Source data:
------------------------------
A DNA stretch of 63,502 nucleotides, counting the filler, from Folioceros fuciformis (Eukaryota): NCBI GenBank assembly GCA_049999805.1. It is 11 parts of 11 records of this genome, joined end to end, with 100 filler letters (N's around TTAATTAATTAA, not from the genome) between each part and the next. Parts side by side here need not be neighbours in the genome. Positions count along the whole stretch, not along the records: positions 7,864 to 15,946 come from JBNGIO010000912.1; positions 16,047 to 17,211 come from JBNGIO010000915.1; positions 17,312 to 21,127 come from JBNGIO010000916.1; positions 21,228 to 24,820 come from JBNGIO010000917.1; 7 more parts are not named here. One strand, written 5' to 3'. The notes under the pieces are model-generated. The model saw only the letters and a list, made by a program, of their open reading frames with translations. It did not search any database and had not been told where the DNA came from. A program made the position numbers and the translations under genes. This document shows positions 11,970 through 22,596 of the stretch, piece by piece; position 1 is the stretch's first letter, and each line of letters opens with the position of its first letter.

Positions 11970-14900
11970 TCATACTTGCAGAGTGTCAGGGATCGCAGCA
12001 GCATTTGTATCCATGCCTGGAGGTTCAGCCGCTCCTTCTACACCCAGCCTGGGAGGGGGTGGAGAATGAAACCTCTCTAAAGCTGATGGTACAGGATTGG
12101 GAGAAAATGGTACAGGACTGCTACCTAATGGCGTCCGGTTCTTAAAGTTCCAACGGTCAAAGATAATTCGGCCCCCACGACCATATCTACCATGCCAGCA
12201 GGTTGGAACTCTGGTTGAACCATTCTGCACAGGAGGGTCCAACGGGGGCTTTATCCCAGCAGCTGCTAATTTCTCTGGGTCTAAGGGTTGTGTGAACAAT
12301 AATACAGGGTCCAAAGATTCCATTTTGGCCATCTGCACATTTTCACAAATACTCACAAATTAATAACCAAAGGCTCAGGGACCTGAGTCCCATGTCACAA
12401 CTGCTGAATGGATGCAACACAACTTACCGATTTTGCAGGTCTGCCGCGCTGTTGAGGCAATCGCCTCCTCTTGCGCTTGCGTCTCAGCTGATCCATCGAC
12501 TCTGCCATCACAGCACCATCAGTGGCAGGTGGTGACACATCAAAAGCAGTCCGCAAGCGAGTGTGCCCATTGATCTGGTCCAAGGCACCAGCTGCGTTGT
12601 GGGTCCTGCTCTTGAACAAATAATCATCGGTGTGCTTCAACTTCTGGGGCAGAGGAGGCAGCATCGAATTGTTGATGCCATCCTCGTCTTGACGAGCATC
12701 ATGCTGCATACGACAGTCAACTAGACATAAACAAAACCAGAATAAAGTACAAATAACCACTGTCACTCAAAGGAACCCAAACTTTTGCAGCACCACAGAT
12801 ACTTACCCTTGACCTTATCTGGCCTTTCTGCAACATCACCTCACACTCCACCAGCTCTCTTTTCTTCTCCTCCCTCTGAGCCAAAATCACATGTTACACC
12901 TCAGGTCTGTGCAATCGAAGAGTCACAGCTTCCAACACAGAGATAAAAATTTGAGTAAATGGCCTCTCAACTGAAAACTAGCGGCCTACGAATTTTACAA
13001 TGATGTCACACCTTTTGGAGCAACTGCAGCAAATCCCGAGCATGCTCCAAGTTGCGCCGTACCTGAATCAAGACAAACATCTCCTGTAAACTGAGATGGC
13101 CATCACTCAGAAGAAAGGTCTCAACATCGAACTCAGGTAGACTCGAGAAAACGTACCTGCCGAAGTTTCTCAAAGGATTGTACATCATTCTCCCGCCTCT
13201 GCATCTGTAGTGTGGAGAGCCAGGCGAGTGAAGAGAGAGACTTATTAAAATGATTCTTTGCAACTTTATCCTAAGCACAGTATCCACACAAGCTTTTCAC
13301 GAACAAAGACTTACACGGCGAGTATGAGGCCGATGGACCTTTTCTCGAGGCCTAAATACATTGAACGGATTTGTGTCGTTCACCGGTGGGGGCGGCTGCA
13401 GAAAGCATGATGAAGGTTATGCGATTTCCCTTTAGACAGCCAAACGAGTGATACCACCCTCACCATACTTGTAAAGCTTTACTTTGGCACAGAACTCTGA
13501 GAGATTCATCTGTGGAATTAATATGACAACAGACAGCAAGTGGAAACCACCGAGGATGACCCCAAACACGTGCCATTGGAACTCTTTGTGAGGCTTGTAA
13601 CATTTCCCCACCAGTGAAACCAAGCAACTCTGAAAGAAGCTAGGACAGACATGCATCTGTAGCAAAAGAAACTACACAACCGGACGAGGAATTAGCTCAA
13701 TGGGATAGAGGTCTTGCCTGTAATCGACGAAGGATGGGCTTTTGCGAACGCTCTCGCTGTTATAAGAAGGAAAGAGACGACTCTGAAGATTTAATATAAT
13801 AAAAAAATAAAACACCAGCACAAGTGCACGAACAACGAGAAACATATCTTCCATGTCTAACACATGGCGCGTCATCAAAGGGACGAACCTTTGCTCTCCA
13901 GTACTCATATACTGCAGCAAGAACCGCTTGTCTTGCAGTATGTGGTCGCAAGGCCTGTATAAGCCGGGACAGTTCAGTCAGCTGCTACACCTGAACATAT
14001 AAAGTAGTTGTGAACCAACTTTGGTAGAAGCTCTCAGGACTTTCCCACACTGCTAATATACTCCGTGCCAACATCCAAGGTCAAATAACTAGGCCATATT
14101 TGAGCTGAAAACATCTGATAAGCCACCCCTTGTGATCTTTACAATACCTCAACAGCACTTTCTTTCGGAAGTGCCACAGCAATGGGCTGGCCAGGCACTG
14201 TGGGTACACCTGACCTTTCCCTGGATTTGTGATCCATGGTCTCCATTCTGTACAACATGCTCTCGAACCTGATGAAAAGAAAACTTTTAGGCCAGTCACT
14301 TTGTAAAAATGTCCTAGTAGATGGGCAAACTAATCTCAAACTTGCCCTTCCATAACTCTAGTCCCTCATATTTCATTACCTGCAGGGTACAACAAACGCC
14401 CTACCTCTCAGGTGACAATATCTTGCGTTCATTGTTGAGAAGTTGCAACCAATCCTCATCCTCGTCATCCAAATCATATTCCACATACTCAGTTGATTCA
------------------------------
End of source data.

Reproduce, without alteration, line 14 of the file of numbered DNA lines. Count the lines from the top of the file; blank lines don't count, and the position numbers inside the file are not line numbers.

13001 TGATGTCACACCTTTTGGAGCAACTGCAGCAAATCCCGAGCATGCTCCAAGTTGCGCCGTACCTGAATCAAGACAAACATCTCCTGTAAACTGAGATGGC